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1 minute ago, xxBrandonxx said:

Really interesting. Perhaps explains why they’ve all turned into soft cocks. 

When the #popaout crew were in loud voice, there were many saying "be careful what you wish for".  People think sport is all about tactics and skill. As Fozzie would say - technical and tactical. Most of all it is mental, and Popa was great at that side of things.

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Cornthwaite joining Saba in the bitch about the coach after leaving routine. Remember Cornthwaite was the one who walked off the pitch with Foxe backing him up when Gombau wanted them to train before the Jets game last year. Is pushing the players to train hard sound like something a coach who "just wants to be friends with the players" would do?

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Anyone notice the dig at the FFA in terms of calling the A-League stagnant and that the running of the game in Australia needs to improve? Or did we all have the blinkers on and tried to find #GombauOut only

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Yeah I didn’t see him having too much of a jab at gombau or wsw just said he preferred popa 

more directed at gallop 

I am still baffled how gombau prefers twaite over him 

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12 hours ago, mack said:

Cornthwaite joining Saba in the bitch about the coach after leaving routine. Remember Cornthwaite was the one who walked off the pitch with Foxe backing him up when Gombau wanted them to train before the Jets game last year. Is pushing the players to train hard sound like something a coach who "just wants to be friends with the players" would do?

It was about the timing of the training session, and we saw the result in Newcastle.

Once upon a time the WSW were a side which could pump the opposition for 90 minutes and beyond. Now the don't even last until the Poznan. Also, the lack of leadership around the WSW HAL team on and off the pitch is obvious. Foxe and Cornflakes saw it all happening, and that's why they are gone.

 

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50 minutes ago, FCB said:

Once upon a time the WSW were a side which could pump the opposition for 90 minutes and beyond. Now the don't even last until the Poznan. Also, the lack of leadership around the WSW HAL team on and off the pitch is obvious. Foxe and Cornflakes saw it all happening, and that's why they are gone.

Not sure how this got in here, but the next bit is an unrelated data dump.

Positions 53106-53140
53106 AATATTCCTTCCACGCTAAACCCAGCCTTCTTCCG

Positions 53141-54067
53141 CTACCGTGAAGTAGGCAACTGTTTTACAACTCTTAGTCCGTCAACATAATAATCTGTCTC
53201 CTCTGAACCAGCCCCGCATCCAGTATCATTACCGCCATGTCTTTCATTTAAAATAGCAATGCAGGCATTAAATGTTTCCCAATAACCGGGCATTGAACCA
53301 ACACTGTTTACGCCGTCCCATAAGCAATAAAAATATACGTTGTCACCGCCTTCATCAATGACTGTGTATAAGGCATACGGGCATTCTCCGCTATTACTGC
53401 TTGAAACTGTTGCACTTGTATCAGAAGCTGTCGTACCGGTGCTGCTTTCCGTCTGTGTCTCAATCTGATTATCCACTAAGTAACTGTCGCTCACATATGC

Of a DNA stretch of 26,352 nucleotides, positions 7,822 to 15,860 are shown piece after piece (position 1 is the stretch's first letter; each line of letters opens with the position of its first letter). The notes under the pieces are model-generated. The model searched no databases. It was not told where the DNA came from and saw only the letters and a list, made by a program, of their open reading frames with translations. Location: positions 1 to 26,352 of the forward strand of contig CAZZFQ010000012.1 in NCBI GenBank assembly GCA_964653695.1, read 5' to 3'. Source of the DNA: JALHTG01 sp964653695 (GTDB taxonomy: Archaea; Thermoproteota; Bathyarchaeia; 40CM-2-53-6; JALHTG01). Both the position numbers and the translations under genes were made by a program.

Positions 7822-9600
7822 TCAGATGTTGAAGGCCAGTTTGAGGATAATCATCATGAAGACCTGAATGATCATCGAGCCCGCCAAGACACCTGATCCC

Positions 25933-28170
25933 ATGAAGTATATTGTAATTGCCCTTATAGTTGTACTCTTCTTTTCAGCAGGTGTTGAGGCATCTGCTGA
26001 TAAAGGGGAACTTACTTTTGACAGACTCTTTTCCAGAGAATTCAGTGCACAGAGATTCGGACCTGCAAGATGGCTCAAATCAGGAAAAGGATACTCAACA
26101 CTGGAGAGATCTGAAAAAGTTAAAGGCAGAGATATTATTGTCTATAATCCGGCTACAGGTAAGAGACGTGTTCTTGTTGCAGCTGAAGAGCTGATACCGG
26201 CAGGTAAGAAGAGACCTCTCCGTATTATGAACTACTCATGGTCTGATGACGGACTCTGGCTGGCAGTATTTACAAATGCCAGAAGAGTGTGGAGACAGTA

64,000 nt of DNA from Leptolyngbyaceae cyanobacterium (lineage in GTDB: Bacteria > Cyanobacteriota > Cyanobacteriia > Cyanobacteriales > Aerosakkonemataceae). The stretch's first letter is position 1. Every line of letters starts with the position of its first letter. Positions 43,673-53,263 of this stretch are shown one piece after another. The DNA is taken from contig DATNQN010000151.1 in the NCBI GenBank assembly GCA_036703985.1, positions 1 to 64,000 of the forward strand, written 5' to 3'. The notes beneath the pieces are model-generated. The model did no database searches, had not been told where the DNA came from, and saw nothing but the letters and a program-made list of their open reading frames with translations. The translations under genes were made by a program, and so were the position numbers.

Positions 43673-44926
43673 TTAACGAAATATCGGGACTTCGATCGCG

WSW were dying in games well before Gombau came in.

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10 minutes ago, Carns said:

WSW were dying in games well before Gombau came in.

Indeed. Don't get me started about Popa's slow starts into the season. But in previous years it would pick up quickly. This year it hasn't. 

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9 hours ago, GunnerWanderer said:

Yeah I didn’t see him having too much of a jab at gombau or wsw just said he preferred popa 

more directed at gallop 

I am still baffled how gombau prefers twaite over him 

Really? I read it as Popa had a win at all costs mentality the new guy doesn’t so I’m off.

thats is as much as a go at gombau as you are likely to get in an interview 

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I just read it as I’m not really enjoying here anymore I’m happy to move on to the next thing... could be wrong guess unless one spoke to him directly you can’t be sure 

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He was also saying he was ready to sign another contract with us before this Malaysian deal came through so couldn't have been that bad... :cheeky:

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1 hour ago, GunnerWanderer said:

I just read it as I’m not really enjoying here anymore I’m happy to move on to the next thing... could be wrong guess unless one spoke to him directly you can’t be sure 

Maybe but to say Popa was win at all costs and then in the next breath say Gombau is very different 

 

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21 minutes ago, wswnick said:

He was also saying he was ready to sign another contract with us before this Malaysian deal came through so couldn't have been that bad... :cheeky:

Just cos he would've signed a new contract doesn't mean he was going to get one from Gombau.:cheeky:

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6 hours ago, StringerBellend said:

I’d take him over either of our current centre backs. Even though he is cut out for philosophy ball, but then again neither are the other 2

I meant not cut out obviously 

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did anyone say bitter hack?

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6 minutes ago, GoatyMcGoatFace said:

did anyone say bitter hack?

No. He not speak with forked tongue.

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Has retired from pro football halfway through his Malaysian deal. Might end up doing NPL stuff in Queensland.